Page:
- by Dr Asmita Dhekne
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- Feb 09 2017
Treatment and Prevention of Pimples
Acne, also known as, “Acne Vulgaris” is a skin condition, affecting the sebaceous glands. These sebaceous glands secrete an oily substance called sebum. People with acne have a larger secretion of sebum that can trap oil, bacteria, and skin cells. The growth and proliferation of these bacteria cause inflammation of the skin, leading to pimples.
The exact cause of acne is not clear but researchers attribute it to a combination of genetic and environmental factors.
Some common causes of acne are:
- Food: We are always advised to steer clear of junk, fried and greasy food items. Though consuming junk affects our overall health, they don't really cause acne or aggravate them. Some studies have implicated that a high-carbohydrate diet, dairy, and chocolate may worsen acne but nothing has been established so far.
- Dirt: Blackheads are oxidized oil and not dirt. In contrast to the general belief, sweat does not cause acne as it is produced in separate glands. Not washing your skin and allowing the dirt to accumulate leads to acne.
- Over-Washing: Are you washing your skin too often? Well, stop! Over-washing can dry and irritate the skin, leaving it sensitive. Washing your face twice is sufficient to keep the skin clean.
- Stress: Breakouts develop when you are under stress. In order to combat the stress, our body directs the blood flow and oxygen to vital areas in order to fight the stress. Your skin, however, becomes devoid of blood, making it look dull and dehydrated.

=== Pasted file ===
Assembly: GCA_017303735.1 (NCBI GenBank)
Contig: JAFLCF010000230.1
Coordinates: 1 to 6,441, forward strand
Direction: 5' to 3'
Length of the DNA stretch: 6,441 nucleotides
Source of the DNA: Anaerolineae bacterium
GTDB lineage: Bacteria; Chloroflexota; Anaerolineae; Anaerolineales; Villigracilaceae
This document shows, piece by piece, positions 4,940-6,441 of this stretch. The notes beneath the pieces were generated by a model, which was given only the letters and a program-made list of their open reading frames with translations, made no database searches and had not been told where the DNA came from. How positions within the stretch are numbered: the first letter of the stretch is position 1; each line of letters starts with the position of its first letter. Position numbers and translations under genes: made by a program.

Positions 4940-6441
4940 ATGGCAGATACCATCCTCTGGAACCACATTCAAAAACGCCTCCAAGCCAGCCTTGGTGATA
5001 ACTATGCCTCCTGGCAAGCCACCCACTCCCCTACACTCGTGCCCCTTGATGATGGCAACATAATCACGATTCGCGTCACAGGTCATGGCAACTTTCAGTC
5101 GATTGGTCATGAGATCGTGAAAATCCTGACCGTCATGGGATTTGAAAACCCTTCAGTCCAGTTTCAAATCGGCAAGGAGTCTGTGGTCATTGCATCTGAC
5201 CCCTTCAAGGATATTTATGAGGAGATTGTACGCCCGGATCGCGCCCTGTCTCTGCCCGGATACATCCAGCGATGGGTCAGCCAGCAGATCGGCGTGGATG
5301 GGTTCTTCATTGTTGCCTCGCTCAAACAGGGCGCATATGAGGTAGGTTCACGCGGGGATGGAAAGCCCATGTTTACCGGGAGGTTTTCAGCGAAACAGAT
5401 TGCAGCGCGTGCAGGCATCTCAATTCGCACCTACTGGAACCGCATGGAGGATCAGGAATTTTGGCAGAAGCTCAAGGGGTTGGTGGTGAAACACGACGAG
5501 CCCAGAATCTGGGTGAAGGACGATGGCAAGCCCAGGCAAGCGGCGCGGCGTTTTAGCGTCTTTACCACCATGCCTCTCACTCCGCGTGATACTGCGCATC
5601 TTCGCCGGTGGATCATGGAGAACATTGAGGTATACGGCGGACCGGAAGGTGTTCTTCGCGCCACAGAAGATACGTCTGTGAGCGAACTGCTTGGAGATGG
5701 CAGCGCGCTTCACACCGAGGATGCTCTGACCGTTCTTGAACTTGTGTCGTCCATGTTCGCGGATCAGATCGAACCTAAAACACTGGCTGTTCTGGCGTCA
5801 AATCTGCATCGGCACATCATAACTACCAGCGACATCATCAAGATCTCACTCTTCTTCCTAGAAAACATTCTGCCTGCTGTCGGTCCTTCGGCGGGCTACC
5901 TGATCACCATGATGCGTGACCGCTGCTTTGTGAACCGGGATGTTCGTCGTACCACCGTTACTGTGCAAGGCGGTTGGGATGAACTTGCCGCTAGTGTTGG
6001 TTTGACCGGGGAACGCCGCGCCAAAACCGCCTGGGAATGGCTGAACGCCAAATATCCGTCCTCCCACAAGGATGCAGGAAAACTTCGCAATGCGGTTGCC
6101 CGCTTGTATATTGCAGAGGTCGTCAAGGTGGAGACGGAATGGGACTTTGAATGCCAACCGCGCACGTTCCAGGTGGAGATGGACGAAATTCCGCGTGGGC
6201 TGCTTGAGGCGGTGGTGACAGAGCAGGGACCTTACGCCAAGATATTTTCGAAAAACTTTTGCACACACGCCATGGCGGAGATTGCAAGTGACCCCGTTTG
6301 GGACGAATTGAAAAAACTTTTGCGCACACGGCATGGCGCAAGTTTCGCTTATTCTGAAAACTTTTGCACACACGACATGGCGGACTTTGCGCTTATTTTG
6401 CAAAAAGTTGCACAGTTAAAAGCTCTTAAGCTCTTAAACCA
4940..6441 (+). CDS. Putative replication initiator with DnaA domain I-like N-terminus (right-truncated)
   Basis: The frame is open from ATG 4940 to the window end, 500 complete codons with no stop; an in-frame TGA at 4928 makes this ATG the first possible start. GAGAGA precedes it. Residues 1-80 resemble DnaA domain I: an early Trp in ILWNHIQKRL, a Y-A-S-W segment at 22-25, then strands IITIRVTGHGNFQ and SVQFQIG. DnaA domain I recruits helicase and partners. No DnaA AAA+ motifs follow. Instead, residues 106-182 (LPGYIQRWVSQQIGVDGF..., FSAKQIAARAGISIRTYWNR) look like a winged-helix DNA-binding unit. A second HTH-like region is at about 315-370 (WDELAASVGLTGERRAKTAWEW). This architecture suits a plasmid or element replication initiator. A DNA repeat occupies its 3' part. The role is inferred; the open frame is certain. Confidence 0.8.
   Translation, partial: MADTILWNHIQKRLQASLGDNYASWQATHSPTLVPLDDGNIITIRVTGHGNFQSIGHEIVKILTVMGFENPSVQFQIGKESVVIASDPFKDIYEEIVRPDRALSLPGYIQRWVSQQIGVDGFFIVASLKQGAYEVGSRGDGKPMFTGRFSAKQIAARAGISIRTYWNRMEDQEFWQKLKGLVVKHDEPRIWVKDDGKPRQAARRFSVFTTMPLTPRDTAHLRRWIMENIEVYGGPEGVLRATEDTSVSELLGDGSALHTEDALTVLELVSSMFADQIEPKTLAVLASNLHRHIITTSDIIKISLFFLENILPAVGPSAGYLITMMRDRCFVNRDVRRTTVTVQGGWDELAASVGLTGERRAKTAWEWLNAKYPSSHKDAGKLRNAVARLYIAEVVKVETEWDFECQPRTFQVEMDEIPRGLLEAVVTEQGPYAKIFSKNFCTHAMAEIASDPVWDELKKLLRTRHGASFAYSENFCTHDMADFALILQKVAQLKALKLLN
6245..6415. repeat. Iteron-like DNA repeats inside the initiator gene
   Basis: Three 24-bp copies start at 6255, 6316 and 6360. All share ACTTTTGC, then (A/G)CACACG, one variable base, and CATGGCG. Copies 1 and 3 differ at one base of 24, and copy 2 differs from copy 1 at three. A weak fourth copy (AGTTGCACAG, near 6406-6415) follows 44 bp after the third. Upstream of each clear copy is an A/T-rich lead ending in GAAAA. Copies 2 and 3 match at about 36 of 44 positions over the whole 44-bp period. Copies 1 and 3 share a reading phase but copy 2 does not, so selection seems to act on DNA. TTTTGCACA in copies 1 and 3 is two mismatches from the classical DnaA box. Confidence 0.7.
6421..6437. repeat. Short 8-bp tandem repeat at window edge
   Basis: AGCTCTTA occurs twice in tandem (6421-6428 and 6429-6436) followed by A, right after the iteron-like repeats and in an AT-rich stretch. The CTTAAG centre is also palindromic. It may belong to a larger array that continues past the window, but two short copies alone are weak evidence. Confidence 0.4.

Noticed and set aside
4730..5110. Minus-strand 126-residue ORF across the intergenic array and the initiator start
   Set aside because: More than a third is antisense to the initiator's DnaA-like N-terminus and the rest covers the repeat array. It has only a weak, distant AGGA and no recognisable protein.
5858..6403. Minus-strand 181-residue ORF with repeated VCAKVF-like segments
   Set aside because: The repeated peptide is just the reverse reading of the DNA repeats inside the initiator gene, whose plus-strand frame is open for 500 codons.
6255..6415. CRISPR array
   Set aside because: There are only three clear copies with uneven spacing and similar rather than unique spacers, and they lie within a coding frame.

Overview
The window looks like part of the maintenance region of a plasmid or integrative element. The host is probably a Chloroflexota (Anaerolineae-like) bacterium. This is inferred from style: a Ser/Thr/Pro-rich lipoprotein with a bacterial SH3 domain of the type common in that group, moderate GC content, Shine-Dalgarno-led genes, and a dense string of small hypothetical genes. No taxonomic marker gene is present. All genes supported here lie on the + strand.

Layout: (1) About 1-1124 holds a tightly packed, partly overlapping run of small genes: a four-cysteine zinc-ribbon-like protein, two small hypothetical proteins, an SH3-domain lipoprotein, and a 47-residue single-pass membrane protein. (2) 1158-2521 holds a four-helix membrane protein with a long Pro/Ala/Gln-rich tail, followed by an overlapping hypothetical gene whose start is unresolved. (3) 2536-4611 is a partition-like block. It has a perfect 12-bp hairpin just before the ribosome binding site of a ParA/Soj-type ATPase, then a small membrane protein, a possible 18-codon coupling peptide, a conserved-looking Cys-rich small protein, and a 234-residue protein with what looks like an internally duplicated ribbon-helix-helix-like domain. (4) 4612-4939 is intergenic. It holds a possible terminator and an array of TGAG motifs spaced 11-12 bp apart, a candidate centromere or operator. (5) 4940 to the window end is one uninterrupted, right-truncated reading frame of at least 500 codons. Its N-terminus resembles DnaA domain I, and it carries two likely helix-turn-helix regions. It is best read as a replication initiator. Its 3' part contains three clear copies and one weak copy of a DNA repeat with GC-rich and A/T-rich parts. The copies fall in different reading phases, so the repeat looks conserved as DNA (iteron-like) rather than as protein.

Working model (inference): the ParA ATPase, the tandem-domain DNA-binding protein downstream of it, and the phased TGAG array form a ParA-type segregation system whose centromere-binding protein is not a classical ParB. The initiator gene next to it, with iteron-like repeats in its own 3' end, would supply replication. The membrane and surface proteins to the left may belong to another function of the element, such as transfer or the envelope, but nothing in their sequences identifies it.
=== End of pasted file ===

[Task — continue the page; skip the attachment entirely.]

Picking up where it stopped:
- Heredity & Genetics: If one of your parents had suffered from acne, it is likely that you will develop acne at some point in time. Some people are just blessed with beautiful skin genes and can sleep in a tub of dirt every day without getting a single pimple.
- Cosmetics: Some cosmetics and skin-care products are comedogenic. It is important to read the ingredients of the product and use one that suits your skin. Water-based products are generally good for those with acne prone skin.
- Hormones: Most people who are prone to acne, begin to experience skin problems around puberty when the body begins to produce hormones called androgens. These hormones enlargen the sebaceous glands. This can continue into adulthood. Some women have acne around their menstrual cycle or during pregnancy.
- Extra sebum: Due to hormonal changes, oil glands produce extra sebum (oil). As the sebum makes its way up the follicle towards the skin’s surface, it provides a fertile environment for acne.
- Other Health Factors: What may look like a common acne problem could be a result of some underlying health issues such as PCOS, diabetes, candida, thyroid, constipation and metabolism issues.
While acne is not a life-threatening disease, it can cause insecurity and cripple a person’s confidence. The good news is that there are a variety of treatments available – natural, medication, surgical, that can help control and prevent breakouts. Consult a dermatologist who will chart out a treatment regime based on your skin type. Remember no two people have the same skin so what works for one may not work for another. A good skin care practice, healthy diet, yoga, plentiful water, adequate sleep and being stress-free are some steps that you can take to keep your skin healthy.
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